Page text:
Find a missing EC2 instance in AWS using just the command line

Today we found ourselves in a position where we had a Windows server – with only the Server Core experience installed – somewhere in EC2 but we could not figure out what AWS account it actually lived in. This meant that we were limiting to finding the missing EC2 instance in AWS using just the command line.

Most cloud providers offer an instance metadata endpoint that you can query to get some basic info about the instance itself. It usually operates on (that IP is not a placeholder, it’s literally the IP you query) and AWS is no different. As per the AWS documentation, if you hit you can get some information about the running instance which was exactly what we needed.

The first thing we knew is that we needed to be in PowerShell, since the basic Windows command line doesn’t have an HTTP client.

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PS C:\Users\nexxai>

Next, we tried to use the Invoke-WebRequest cmdlet, except being Server Core, it did not have the Internet Explorer (lol) components installed that this cmdlet apparently needs.

Thinking on our feet, we considered that maybe the Invoke-RestMethod cmdlet didn’t have the IE dependency since it was strictly used for REST-based calls and may have be implemented without any IE components. Success.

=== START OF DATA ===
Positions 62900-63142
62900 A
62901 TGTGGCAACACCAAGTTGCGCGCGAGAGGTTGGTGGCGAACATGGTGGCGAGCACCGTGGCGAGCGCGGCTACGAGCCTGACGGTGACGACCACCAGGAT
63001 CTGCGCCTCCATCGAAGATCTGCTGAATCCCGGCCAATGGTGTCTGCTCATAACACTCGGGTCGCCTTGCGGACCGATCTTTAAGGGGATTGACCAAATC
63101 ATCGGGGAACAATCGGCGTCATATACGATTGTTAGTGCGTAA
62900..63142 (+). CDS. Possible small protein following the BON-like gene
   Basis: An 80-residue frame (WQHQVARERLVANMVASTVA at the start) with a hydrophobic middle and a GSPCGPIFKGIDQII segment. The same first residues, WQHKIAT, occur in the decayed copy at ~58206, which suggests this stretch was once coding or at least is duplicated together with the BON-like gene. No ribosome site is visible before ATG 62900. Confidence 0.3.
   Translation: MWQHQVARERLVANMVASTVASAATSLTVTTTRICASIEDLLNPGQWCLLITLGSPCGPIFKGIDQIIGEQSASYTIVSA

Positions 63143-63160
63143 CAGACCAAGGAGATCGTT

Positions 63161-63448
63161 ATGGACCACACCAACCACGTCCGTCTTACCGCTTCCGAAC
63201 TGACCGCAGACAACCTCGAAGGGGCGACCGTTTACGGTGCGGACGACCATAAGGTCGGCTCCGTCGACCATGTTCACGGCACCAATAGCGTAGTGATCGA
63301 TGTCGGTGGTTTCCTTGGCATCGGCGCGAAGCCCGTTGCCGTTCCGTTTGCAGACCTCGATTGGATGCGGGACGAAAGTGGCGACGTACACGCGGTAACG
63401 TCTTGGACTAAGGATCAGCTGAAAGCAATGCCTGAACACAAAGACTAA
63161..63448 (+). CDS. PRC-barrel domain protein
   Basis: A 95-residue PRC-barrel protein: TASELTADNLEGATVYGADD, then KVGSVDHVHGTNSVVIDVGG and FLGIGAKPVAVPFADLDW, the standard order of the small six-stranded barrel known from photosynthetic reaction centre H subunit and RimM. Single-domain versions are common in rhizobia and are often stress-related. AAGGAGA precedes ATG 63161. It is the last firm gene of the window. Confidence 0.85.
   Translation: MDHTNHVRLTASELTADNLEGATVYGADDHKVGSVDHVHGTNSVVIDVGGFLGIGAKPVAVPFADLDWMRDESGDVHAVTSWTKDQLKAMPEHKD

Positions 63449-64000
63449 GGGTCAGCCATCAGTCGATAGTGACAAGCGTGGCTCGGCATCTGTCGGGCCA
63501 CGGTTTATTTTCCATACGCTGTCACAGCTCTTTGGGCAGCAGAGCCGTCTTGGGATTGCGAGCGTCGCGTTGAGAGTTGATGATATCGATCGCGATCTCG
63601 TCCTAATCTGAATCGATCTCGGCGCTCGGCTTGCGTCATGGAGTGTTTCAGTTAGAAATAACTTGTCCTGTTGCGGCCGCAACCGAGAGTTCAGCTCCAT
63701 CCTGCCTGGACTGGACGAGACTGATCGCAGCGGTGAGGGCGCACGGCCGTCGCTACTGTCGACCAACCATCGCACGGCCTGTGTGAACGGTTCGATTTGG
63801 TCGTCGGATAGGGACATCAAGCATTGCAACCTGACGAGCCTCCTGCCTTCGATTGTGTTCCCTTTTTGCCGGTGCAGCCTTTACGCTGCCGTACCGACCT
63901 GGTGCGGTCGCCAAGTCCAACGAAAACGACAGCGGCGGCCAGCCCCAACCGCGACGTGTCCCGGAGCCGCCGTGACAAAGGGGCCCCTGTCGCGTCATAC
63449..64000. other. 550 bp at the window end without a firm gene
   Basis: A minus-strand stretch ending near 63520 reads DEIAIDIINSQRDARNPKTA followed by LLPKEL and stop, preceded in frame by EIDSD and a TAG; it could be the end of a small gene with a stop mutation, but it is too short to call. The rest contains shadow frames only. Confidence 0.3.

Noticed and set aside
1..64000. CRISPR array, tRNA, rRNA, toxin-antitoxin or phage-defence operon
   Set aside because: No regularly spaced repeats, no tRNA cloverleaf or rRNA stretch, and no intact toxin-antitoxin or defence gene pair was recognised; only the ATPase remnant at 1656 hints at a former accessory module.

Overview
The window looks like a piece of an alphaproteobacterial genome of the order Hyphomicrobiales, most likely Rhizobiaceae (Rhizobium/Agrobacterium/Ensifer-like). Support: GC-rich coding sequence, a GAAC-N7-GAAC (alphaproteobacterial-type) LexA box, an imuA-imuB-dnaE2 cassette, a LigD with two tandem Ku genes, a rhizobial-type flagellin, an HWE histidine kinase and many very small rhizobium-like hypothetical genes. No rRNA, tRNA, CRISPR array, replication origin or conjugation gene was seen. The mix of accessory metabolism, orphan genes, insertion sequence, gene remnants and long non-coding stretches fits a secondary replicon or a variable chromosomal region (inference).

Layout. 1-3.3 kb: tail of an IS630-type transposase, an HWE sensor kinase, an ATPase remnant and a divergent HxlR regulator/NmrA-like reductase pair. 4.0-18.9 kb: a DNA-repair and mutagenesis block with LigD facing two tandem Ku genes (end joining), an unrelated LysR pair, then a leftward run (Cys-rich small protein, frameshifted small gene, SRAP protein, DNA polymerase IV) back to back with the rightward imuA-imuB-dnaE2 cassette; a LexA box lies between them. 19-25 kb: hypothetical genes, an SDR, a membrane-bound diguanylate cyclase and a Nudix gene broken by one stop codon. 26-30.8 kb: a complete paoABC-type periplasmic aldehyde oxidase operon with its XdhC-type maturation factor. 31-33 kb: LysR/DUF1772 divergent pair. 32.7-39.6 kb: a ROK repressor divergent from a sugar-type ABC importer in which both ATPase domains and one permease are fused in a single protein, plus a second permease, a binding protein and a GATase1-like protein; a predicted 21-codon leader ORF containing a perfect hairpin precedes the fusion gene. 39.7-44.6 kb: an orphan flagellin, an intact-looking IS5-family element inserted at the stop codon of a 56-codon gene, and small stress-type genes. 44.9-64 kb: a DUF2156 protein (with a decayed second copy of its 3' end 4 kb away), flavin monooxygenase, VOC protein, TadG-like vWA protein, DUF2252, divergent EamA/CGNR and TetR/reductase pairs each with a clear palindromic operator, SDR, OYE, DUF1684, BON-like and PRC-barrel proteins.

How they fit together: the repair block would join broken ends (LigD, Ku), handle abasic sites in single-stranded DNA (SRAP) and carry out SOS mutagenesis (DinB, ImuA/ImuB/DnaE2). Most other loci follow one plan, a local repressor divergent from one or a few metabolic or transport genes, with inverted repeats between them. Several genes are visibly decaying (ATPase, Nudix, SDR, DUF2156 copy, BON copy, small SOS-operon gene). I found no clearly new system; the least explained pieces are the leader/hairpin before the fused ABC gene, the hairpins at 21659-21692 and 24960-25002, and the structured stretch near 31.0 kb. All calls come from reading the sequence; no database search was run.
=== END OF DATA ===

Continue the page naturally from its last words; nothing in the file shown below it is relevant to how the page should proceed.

PS C:\Users\nexxai>Invoke-RestMethod -Uri

We tried a couple of different endpoints, but then saw the iam entry and gave it a shot.

PS C:\Users\nexxai>Invoke-RestMethod -Uri

Then naturally we checked out info.

PS C:\Users\nexxai>Invoke-RestMethod -Uri

I can’t share the results of this command for obvious reasons, but contained within the results was the ARN of the IAM role that the EC2 instance was associated with, which – and here’s the important part – includes the account number! Yes!

After some more digging, it turns if you have the AWS CLI installed on the VM (unsure if this is installed by default), you can also run aws sts get-caller-identity which will show the account the instance is running in.

Once we were able to get the account number, we were quickly able to locate the rogue instance and deal with the original problem we were searching it out for. I hope you never have to try and find a missing EC2 instance using just the command line, but if so, hopefully we’ve just made it a little easier to do so.

New Python script published: Excel to Markdown

I just published a new Python script that I’ve dubbed Excel to Markdown to Github and wanted to share the details of the what and the why.

Using some of the PowerShell scripts I published on last week, I found that I had a need to dump the results of some of these spreadsheets into a more accessible documentation repo. We use Confluence here and so the easy choice was to convert those worksheets to Markdown. However, when I looked around, I couldn’t find anything that would do what I needed without costing several thousand(!!!) dollars.

This script takes a single input (the path to your spreadsheet), will prompt you for the heading level to use for the title of the table, and will dump to the screen every worksheet in the workbook. You can then copy/paste this text into the documentation management system of your choice, and presto, you have an editable document that you and your teams can use.

I hope this help you if you ever have to convert Excel to Markdown!